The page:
ISLAMABAD: Referring a news report in the daily “NEWS” dated 31st August 2006 regarding privatisation of PTCL, a Spokesman of the Privatisation Commission (PC) said that as per the terms of the Share Purchase Agreement (SPA), the consortium led by Etisalat (EIP) is bound to make full payment of US $2.599 billion as per their original bid. Accordingly the Spokesman stated that the allegation that EIP will pay US$2.205 billion only instead of the full original amount of US$2.599 billion is incorrect.
He said that it may be recalled that the bidding for PTCL that took place on 18 June 2005 was a historical event both for Pakistan and the United Arab Emirates (UAE) as the consortium led by Etisalat, a major regional telecom player and in which the Government of United Arab Emirates is the majority shareholder, emerged as the highest bidder at US$1.96 per share equivalent to Rs. 117.01 per share (total US $2.599 billion for 26% shares) in an internationally acknowledged transparent bidding process between three reputable telecom operators i.e. Singtel of Singapore, China Mobile from China and Etisalat from UAE.. This heralded a new era of economic and technical cooperation between the two Muslim countries and enhanced the image of Pakistan as a safe destination for foreign investment especially from brotherly Islamic countries, he stated.
The PC Spokesman added that the Cabinet Committee on Privatisation (“CCOP”), in its meeting on 20 June 2005 approved EIP’s highest bid of US $1.96 per share. The Letter of Acceptance of the bid was, therefore issued to EIP. EIP paid the first installment of 10% of the bid price and the Share Purchase Agreement (“SPA”) was signed on June 30, 2005.
He further stated that the terms of the sale including the revised terms relating to VSS and Technical Services Agreement were equally available to all of three qualified bidders i.e. EIP, Singtel and China Mobile to ensure transparency. However, Singtel and China Mobile declined to participate further in the process after being given an open and fair chance to do so. It may be noted that the price offered by EIP was higher than the combined bids of Singtel and China Mobile, he clarified.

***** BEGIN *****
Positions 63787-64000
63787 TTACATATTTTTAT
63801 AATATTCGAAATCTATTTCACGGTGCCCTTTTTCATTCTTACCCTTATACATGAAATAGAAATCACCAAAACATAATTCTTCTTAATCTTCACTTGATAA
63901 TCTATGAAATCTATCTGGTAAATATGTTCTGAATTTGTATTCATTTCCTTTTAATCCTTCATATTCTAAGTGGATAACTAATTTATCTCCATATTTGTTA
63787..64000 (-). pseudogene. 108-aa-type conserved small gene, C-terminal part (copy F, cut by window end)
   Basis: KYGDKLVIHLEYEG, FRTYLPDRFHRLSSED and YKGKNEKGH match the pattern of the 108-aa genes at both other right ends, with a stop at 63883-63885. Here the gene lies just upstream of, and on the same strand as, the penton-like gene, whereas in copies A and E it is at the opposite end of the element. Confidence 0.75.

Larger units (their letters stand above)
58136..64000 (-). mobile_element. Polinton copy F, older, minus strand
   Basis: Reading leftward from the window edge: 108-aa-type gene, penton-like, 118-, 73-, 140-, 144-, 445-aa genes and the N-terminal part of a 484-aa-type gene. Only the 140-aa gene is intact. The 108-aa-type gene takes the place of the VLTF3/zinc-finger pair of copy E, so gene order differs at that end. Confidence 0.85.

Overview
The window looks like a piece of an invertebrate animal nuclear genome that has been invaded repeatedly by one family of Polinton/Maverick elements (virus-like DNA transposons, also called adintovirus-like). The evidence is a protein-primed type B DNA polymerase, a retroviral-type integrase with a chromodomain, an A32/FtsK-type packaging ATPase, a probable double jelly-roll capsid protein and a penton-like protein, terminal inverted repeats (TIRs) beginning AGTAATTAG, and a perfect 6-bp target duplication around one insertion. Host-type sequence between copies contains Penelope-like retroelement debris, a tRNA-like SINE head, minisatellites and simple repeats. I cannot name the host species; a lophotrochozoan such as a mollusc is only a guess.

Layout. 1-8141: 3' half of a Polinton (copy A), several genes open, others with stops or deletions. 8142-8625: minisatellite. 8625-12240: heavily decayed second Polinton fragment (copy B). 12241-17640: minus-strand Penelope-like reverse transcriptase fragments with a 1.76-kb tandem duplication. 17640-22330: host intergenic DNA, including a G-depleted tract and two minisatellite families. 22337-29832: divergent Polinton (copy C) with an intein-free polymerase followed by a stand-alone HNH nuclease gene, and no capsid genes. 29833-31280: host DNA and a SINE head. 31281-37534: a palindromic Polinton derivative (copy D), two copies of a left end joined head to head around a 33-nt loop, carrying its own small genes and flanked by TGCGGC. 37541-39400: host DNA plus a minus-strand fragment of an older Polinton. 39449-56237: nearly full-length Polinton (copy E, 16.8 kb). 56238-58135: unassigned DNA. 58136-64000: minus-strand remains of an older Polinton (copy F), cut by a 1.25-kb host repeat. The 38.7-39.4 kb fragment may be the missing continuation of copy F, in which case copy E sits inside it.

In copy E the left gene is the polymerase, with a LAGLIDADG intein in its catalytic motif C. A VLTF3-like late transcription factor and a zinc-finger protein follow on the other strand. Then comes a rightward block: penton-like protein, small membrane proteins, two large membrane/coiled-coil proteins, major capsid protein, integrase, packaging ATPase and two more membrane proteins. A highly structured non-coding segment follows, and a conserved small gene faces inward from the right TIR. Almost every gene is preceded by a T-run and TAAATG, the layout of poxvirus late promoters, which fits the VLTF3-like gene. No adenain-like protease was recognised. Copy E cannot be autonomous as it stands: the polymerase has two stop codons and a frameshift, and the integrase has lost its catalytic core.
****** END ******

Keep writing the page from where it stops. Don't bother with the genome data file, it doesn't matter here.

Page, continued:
The Spokesman drew attention to the fact that just the initial payment made by EIP i.e. US $1.4 billion was in fact equivalent to the second highest bid by China Mobile. The remainder amount i.e. approximately US $1.199 billion will be paid by EIP in nine equal semi- annual installments. Hence, it is reiterated that EIP will pay US $2.599 billion in full.
He further stated that it is also important to note that concerns that the new owner of PTCL would misuse the land and sell it as real estate are misplaced. The properties acquired by PTCL are primarily for the usage of telecommunication services or to accommodate the employees of PTCL. These properties are classified as either freehold or leasehold properties. Any decision by the Company for disposal of any of its properties deemed to be surplus, has to be on a commerical arms length basis and as per the stipulations in the Companies Ordinance and in accordance with relevant zoning requiremetns and municipal and other laws. It may also be pointed out that the sale proceeds of any property will accrue to the Company i.e. PTCL. Any profits after taxes will be distributed to all shareholders through dividends including the Government of Pakistan (“GOP”) which still holds 62% shares and the public shareholders of PTCL ( i.e. 12%).